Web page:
Modern Languages, Digital Humanities and the impact of Interdisciplinarity

Friday, 8 April 2016 saw the eighth annual Day of Digital Humanities  in which members of the academic community took to social media to share their own versions of a Day of the Life of Digital Humanities and to build up a picture of what Digital Humanities look like across the globe. The event showcases the diverse applications and outcomes of research which falls into the category of Digital Humanities research and provided a welcome opportunity for us all to reflect on our own involvement in this field.

What do the Digital Humanities mean for scholarship?

While the concept of using technology in humanities research arguably dates back to 1949, when Jesuit priest and scholar Father Roberto Busa came up with the idea for a  machine to facilitate him in his project of  creating an index of all the words in the works of Thomas Aquinas [1], the establishment of the Digital Humanities as a discipline, a mode of working, or as a way of identifying and uniting technological approaches to scholarly research is much more recent. Nevertheless, as most modern academics use some form of technology in the long process from initial idea to proposal to presentation of findings, we could say that, to some extent, we are all Digital Humanists. A thorough engagement with the Digital Humanities, which places a real emphasis on digital methodologies and on using technology to develop innovative strategies, can often lead to exciting new avenues of research.

Digital methodologies are particularly relevant to history, literary studies and musicology, as they allow us to look at “old” material with fresh eyes. While, arguably, there is always something new to find in studying Shakespeare and Goethe, analysing arias by Mozart, looking at Medieval manuscripts, or gathering information from sources from the past, vast amounts of time and research has already been put into building up comprehensive analyses of many well-known literary texts or musical compositions. Using technological approaches to study the production, reception or context of these works, on the other hand, can give new insight, offer up undiscovered information, and make possible the creation of large-scale databases and meticulous quantitative analyses that would simply have been unthinkable to undertake manually.  Digital Humanities also goes hand-in-hand with the necessary move towards engaging with scientific methods, which has been an important topic of discussion for many years, as highlighted, for example, by the Rockefeller Commission Report of 1978, entitled “The Humanities in American Life” [2] and discussed in Stephen Pinker’s polemic “Science is not your Enemy“. [3]


Digital Humanities and the Modern Languages: an interdisciplinary approach

The strong affinity between Digital Humanities and Modern Languages comes, I suggest, from the broad focus of both. Willard McCarty and Harold Short have drawn-up a diagram mapping the relationship between computational methodologies and the wide-ranging disciplines encompassed by “The Humanities”, which can be found in McCarty’s 2005 article “Computational Humanities” (diagram found on p. 1125 of the linked document). This diagram highlights the pertinence of  using digital technology in designing, building, conducting and reporting research in diverse fields from musicology to history, from literary studies to philosophy, from linguistics to anthropology and many more in between. What is particularly striking, however, is that this diagram could, with very little re-working, stand for researchers working in the many departments which come under the banner of Modern Languages.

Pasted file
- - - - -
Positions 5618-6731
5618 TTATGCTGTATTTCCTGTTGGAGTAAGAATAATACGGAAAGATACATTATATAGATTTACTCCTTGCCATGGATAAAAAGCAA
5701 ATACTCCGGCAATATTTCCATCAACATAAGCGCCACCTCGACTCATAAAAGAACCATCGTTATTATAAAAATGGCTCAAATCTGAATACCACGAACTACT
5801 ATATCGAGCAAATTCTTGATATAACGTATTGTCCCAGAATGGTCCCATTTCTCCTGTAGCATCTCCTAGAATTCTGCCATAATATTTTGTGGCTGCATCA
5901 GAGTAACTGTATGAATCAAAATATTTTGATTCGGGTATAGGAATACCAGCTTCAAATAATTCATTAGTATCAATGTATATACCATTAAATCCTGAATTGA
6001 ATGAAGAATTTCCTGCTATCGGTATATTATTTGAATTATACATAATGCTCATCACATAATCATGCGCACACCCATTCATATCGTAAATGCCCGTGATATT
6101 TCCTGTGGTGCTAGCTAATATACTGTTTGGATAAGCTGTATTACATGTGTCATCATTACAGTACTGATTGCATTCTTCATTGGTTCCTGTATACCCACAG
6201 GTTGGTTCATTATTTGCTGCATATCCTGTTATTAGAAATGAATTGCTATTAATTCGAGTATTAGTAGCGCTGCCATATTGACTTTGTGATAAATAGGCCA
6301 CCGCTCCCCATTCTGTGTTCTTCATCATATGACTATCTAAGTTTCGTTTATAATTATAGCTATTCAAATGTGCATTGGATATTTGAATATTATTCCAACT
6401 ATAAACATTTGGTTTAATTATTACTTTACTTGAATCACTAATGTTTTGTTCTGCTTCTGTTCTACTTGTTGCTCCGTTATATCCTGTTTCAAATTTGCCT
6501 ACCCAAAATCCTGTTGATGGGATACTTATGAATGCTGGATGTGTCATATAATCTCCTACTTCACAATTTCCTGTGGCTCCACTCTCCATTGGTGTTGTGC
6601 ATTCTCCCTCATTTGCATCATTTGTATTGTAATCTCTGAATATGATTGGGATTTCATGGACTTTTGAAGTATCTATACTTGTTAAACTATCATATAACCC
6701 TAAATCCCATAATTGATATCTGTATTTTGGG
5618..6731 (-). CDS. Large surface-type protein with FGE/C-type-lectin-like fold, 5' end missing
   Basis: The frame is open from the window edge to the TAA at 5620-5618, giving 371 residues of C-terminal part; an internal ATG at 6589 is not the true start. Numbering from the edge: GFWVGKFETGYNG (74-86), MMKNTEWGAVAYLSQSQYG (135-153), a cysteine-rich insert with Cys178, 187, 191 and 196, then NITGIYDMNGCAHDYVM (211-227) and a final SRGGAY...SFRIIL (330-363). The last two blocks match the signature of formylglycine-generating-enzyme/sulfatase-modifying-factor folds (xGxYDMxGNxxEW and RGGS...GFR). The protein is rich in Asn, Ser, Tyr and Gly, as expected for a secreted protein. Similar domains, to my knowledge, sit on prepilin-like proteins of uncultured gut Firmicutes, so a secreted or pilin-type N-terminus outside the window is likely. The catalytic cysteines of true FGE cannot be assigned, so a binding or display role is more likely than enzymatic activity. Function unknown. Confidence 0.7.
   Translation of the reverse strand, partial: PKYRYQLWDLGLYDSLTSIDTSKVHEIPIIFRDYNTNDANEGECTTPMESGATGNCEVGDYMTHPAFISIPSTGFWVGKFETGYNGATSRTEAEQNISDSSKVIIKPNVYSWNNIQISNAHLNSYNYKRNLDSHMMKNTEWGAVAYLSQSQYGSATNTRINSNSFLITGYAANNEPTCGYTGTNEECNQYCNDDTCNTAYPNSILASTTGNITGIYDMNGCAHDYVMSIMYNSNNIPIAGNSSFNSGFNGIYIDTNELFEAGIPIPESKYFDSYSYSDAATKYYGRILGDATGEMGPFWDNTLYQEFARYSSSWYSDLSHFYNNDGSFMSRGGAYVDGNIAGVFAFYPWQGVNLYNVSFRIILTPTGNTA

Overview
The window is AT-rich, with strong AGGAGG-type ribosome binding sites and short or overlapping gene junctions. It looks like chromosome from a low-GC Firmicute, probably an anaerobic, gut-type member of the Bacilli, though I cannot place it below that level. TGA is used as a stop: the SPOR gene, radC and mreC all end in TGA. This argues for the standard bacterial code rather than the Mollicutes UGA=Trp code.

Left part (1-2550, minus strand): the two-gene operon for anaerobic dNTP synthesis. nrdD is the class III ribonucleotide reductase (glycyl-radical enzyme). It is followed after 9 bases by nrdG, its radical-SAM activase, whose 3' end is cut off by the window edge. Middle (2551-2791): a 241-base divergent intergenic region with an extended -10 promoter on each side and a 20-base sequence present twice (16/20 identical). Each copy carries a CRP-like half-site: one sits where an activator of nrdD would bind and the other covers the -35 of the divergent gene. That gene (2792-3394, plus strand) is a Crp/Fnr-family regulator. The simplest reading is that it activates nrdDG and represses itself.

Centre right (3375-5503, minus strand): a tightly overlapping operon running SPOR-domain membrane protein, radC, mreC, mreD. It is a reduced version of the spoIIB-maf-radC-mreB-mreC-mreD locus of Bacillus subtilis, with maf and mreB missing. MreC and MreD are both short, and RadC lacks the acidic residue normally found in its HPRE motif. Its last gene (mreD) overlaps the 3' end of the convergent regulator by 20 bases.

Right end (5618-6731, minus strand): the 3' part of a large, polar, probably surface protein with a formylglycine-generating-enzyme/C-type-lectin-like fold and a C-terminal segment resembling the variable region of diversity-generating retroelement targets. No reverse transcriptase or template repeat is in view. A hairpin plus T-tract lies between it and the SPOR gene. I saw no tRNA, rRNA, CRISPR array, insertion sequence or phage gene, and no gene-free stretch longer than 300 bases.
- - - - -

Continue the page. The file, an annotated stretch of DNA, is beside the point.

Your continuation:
Language studies  are interdisciplinary by their very nature. In many respects, the work we do as “linguists” is similar to that of our colleagues in other fields of the humanities – be they historians, musicologists, literary scholars in English or specialists in cultural studies; the key difference is that we are working through the filter of a language which is not English, which – for many of us – is not our mother tongue, however well we might speak and understand it. The idea of Modern Language studies as a mode, rather than a discipline might be somewhat controversial but, in straitened times, when language departments across the UK are struggling to recruit students, it is worth celebrating the value of the Modern Languages as a gateway to so many other disciplines and as a vital part of so many different cultural heritages and traditions.

Considering both Digital Humanities and Modern Languages as a mode allows us, as researchers to wander into uncharted territory, to try new things and to understand language, literature, art and culture. While Digital Humanities are to be embraced wholeheartedly, we should not consider this changes in academic methodology to be a case of “out with the old, in with the new”, or a scholarly trend to be shoe-horned into every project, but as a way of re-assessing and re-defining our approach to scholarship.



[2] A Companion to Digital Humanities, ed. Susan Schreibman, Ray Siemens, John Unsworth. Oxford: Blackwell, 2004.

[3] Stephen Pinker, “Science is not your Enemy”,;


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